“Here you two,” Samantha said offering the twins each one of the sticks she held.  “Palentian honey candy, very sweet, and they swear actually good for you…but never trust anything a merchant tells you about the merits of her wares.”

“Thank you,” each girl said in turn.

“Here, you too brother,” Samantha said offering Mercu one.  “I do know how you love to suck on things.”

“Must you?” Mercu said taking it, and rolling his eyes.

“What?” Samantha said feigning innocence. “I remember whenever you would get your hands on one of these when you were younger, you would sit around all day chewing on the stick while you drew in that book of yours.”  She popped the last of the candies into her mouth, plucked two glasses from a cupboard overhead, and poured wine into each.

Mercu accepted his glass of wine, and took a seat on a bench at the head of the wagon.  “It’s been so many years since I’ve been inside of one of these,” he said wistfully.

“If you miss it, you could have come to visit sooner,” Samantha chided.

“I really don’t,” Mercu laughed as the twins squeezed onto the bench next to him, “oh don’t get me wrong, the road itself, the company, even including you dear sister, but not these cramped overloaded wagons.  That I could do without.”

“Still good to get back to your roots, even the less pleasant parts, at least now and then?” Samantha said in a questioning tone.

“I suppose,” Mercu agreed with some humor.

“Do you have anything for us to drink?” Katrisha asked taking her honey candy out long enough to speak.

“Not much on hand,” Samantha said thoughtfully.  “You can try some of my wine if you like.  Mother let me have a little sip when I was about your age.”

Mercu perked a brow.  “I’m not sure if Laurel would approve, but I guess what’s the harm in a sip.”

Samantha leaned over towards the girls, and offered her glass to Katrisha.  “Be very careful with the glass she said.”  Katrisha took it, sniffed, and scrunched up her nose before trying a sip.  She shook her head in obvious distaste.  In spite of her sister’s reaction Kiannae took the glass from her, and tried it as well.  She put on a brave face for a moment, but inevitably gave way to perfect copy of her sister’s expression.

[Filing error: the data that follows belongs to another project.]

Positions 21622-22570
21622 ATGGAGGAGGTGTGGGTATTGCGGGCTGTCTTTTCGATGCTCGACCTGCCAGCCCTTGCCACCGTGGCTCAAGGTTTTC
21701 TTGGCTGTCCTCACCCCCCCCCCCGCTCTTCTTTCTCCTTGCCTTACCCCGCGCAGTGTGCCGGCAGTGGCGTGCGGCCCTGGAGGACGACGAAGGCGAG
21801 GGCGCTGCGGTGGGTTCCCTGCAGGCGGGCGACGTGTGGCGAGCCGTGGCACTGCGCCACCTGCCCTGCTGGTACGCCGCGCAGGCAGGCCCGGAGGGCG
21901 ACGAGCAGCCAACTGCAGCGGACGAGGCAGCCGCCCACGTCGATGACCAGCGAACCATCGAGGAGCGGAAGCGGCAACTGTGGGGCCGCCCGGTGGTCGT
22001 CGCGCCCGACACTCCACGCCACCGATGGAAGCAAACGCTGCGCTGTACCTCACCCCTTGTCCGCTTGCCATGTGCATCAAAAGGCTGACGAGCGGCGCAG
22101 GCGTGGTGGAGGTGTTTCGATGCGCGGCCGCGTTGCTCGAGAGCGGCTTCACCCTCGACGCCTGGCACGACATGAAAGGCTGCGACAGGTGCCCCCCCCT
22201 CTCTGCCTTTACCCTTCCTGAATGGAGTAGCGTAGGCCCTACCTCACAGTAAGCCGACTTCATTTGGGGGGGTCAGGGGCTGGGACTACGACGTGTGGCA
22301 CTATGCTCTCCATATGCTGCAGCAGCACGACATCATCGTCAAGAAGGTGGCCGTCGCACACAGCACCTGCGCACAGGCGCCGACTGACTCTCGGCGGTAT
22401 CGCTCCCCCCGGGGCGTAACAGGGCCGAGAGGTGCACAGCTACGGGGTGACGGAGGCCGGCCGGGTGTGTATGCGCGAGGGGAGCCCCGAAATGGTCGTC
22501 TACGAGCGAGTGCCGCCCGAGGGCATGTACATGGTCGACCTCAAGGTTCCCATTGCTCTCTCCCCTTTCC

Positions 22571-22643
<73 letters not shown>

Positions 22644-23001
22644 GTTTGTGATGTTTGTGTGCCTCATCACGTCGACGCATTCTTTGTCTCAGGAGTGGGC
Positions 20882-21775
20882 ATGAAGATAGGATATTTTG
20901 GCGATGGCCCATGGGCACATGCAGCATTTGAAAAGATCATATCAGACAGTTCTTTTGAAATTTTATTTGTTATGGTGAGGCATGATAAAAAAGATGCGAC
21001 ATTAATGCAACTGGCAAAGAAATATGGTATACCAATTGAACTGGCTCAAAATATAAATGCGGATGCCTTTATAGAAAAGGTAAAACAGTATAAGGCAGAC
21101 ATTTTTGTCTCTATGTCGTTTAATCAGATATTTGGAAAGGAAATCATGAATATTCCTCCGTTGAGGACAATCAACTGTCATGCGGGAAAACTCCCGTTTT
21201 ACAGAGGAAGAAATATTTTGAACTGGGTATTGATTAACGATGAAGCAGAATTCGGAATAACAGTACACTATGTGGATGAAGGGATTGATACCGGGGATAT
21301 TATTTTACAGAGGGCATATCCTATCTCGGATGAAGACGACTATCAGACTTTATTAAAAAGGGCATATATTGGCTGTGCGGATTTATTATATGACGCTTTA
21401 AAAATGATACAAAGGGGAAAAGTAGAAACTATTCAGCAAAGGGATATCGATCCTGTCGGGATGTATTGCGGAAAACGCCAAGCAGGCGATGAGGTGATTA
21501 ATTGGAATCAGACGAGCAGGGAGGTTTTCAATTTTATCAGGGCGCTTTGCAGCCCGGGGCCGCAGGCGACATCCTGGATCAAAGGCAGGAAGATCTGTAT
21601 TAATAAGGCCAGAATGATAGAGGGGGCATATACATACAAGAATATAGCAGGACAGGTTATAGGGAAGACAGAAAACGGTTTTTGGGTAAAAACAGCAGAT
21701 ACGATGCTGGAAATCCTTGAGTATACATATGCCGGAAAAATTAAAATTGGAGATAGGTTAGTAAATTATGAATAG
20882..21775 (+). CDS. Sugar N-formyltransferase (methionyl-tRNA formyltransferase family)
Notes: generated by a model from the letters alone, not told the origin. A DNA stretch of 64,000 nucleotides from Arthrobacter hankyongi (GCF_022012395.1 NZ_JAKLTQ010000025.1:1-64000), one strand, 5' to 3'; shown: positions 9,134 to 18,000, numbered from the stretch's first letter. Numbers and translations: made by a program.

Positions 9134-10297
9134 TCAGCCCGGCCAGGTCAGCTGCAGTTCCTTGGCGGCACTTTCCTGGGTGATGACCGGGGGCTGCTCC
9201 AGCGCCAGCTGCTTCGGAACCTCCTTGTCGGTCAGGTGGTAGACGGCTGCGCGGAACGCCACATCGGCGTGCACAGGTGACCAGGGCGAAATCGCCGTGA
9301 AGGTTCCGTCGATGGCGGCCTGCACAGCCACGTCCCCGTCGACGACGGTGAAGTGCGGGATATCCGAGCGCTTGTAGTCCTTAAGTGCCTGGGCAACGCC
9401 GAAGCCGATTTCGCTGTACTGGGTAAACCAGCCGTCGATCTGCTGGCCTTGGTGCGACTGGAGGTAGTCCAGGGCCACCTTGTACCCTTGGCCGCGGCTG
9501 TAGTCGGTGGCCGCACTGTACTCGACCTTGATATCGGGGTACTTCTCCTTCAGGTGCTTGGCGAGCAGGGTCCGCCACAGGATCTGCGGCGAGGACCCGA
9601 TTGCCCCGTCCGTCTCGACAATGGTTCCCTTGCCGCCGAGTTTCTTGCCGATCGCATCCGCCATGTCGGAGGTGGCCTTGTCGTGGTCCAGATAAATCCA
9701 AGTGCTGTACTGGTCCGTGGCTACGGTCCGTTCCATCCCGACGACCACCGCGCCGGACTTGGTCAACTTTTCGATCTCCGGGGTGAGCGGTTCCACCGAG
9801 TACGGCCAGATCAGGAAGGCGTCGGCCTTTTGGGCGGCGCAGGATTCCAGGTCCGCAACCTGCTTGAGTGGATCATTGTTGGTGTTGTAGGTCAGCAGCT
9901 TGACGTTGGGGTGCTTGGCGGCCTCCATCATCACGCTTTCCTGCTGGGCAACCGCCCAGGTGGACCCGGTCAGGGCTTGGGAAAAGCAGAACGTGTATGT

Samantha took the glass back, and laughed.  “Yeah that was about my reaction at your age as well.”  She looked to her brother, and sighed.  “So I don’t suppose you know of any good healers looking to travel?  Our current one is preparing to return home to the local cloister, she’s tired of traveling with two children in tow I guess.”

“I’m afraid that will probably be your best bet to find one as well,” Mercu said dourly, “unless you want to try and hire away the local Clarion priest, the King might even offer you a small boon for getting him off our hands.”

“The King does not favor the Clarions?” Samantha asked with some surprise.

“The King has tried to remain neutral,” Mercu said flatly.  “I think in spite of better judgement.  He seems to have earned most of the ire he could have from the Clarions, while gaining none of the benefits of keeping Sisters at court.  It’s been years since we have had a resident healer.”

“That does seem an awkward place to be in,” Samantha said and sipped her wine.

“Endlessly.  It’s only gotten worse with the Matron visiting regularly now,” Mercu laughed.  All we have left are preachers, and Idolus.  Miserable man, barely competent.”

“The Matron?” Samantha asked curiously.

“To keep the girls here in touch with their brother.”

“You had mentioned a brother in one of those letters,” Samantha said absently.

“You might meet him if you go looking for a healer at Highvale,” Mercu said with a shrug.  “Where are you headed next any way?”

“North through the pass of course…then north again,” Samantha said feigning indifference, but clearly she wasn’t.

“Much as we need someone to risk the east road,” Mercu said hesitantly, “I’m glad it won’t be you.  Even though there has been no sign of the bandits for well over a year, they were never caught, and they even killed old Hamon.”

“Hamon you say.  Everyone has heard about what happened, but I’d missed that he was involved.  That is troubling, and a damn shame too.  I’ve had an offer to reconsider, since Osyrae is itself not a charming picture,” Samantha said with a frown. “Still you know what father always said, the riskier the road…”

“The more we get our monies worth for the mercenaries we have to hire any way,” Mercu finished with a dark laugh.  “Still, an offer?”

“It was from a baron in South Rook,” Samantha said.  “Strictly it was an offer of payment to make a delivery.  It was clear it was a bribe.  I took a vote any way, and several people I expected to be against it, weren’t.  I don’t think I was the only one offered a lucrative opportunity, but not enough to sway the vote.”

“The road is heavily patrolled now.  There have been no signs, and where the bandits had camped in the northern woods showed signs they were driven off by Sylvans.”  Mercu hesitated. “Not that for the life of me I can think why I am making a case for you to try it.”